One more note on this: some people think if they have city water, they won’t need to worry about this as their water will still run even if their power goes out. However, many people further into town during the storm did not have access to water as the sewers became backed up. Whether you have city water or a well, you should stockpile clean water no matter what, just in case something detrimental happens to the water supply.
2. Have Lots of Food On Hand
Because we were without power for so long, we had to throw away everything in our fridge and freezer. It was all unusable and went bad fast. (More on this later.) That meant, we only had a little bit of food available. I tend to prefer to eat fresh foods: fruits and vegetables, meats and cheese. You know, the basics. We survived on oatmeal and peanut butter sandwiches for the first few days, until I got some cans of soup at the grocery store.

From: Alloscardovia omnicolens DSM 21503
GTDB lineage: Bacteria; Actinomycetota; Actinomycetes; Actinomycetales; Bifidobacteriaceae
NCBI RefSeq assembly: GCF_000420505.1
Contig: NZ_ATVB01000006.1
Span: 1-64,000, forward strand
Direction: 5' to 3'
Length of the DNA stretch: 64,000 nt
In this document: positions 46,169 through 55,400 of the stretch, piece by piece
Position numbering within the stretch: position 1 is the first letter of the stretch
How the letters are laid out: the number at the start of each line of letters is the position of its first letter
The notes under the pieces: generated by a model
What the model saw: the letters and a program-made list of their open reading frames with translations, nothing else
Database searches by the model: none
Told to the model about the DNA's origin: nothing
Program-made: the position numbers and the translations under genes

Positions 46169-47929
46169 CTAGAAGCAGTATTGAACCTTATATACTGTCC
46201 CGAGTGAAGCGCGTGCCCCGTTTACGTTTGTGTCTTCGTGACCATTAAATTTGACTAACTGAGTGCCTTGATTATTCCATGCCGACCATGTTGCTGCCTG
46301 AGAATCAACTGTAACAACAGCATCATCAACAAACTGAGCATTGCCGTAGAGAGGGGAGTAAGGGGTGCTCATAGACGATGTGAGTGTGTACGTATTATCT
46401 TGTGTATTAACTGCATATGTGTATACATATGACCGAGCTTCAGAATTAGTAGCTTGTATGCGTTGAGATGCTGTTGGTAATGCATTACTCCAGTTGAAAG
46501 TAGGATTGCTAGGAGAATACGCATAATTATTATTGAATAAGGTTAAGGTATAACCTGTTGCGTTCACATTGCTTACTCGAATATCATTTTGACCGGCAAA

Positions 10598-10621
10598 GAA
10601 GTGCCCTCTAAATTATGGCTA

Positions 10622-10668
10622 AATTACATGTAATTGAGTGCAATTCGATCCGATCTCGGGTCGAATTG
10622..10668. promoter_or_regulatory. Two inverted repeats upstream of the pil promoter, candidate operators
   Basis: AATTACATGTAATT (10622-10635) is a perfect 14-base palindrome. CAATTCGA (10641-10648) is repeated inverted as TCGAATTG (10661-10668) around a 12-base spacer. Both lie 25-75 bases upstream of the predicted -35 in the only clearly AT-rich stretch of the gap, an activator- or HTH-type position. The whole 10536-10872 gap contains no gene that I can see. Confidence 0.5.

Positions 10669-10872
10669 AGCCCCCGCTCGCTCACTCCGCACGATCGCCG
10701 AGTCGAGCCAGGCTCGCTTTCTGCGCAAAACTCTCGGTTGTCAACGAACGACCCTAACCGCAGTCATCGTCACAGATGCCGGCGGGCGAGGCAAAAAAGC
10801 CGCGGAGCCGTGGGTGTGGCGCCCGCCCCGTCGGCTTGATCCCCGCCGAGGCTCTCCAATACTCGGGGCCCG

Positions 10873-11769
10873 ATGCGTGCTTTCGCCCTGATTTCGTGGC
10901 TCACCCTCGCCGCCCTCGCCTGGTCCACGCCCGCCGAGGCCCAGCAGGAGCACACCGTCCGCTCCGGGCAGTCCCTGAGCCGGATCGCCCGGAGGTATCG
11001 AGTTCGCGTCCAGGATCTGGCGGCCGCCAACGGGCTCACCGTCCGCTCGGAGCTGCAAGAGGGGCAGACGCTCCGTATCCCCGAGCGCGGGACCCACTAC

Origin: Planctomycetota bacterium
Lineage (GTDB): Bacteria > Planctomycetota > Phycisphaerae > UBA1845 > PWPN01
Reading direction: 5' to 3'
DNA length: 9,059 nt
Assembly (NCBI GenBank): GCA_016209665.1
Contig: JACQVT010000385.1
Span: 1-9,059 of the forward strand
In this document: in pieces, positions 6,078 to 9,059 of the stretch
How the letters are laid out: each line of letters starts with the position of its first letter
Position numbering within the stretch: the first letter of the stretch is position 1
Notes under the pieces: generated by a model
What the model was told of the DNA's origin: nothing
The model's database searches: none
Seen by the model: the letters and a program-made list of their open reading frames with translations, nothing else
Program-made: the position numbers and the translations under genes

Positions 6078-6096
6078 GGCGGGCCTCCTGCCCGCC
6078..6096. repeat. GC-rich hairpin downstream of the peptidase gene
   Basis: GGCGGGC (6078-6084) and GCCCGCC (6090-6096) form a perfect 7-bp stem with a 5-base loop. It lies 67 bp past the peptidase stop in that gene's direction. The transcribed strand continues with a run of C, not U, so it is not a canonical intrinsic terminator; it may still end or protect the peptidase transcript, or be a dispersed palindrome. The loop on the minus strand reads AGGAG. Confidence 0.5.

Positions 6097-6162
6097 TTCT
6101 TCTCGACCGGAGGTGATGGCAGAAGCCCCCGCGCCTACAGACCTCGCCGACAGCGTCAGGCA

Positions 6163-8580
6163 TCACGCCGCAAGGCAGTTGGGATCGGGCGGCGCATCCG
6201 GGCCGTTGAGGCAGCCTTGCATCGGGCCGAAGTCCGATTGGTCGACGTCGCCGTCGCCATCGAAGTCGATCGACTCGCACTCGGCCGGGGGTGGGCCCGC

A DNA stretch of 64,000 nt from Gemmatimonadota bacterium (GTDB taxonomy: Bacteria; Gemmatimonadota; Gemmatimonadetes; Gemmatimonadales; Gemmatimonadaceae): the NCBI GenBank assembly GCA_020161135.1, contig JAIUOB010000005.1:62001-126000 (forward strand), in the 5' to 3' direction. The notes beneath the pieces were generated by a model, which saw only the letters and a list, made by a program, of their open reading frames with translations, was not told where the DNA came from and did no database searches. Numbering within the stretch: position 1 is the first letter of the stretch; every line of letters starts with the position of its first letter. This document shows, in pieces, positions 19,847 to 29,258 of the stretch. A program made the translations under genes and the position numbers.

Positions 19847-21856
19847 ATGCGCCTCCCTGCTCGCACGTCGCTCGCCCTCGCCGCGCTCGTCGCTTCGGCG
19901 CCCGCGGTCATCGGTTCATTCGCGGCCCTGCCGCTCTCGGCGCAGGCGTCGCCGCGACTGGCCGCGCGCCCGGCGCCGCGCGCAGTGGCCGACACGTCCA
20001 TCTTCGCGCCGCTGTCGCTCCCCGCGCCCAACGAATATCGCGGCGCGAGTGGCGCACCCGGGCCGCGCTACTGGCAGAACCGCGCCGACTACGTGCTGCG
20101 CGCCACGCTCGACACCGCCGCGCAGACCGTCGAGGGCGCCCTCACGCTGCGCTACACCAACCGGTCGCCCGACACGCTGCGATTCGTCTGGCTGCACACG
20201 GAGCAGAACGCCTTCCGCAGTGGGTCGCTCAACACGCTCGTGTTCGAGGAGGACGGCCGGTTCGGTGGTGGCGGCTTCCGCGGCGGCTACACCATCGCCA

My stash of canned food was shockingly low. Because we have a wood stove, I was able to cook food like oatmeal or make soup, but I didn’t have much. My advice is to always have a supply of good canned food available, as this will stay good the longest, as well as things like canned milk and canned broth. We also were able to make coffee with a French press, which sounds like a luxury, but it was often the one thing I looked forward to!
3. Make Sure to Empty Perishable Items
If your power goes out and there is no estimate for it to return (by the second day of the storm, our utility company was saying to be prepared to be without power for up to two weeks), you’re going to want to throw away your perishable items ASAP. This will save you a huge headache, as it means you won’t have anything rot or drip all over your fridge or freezer. It will also make clean up once power is restored a lot faster. It feels awful to throw away so much food—as an example, I had to throw away a bunch of Costco freezer items I had literally just bought, including a $20 box of chicken nuggets. I nearly cried. But trust me, it can’t be saved. It can’t be saved.
4. Keep a Large Cooler Available
Well, ok: remember when I just said, it can’t be saved? Well, that’s kind of not true. Some stuff can be saved.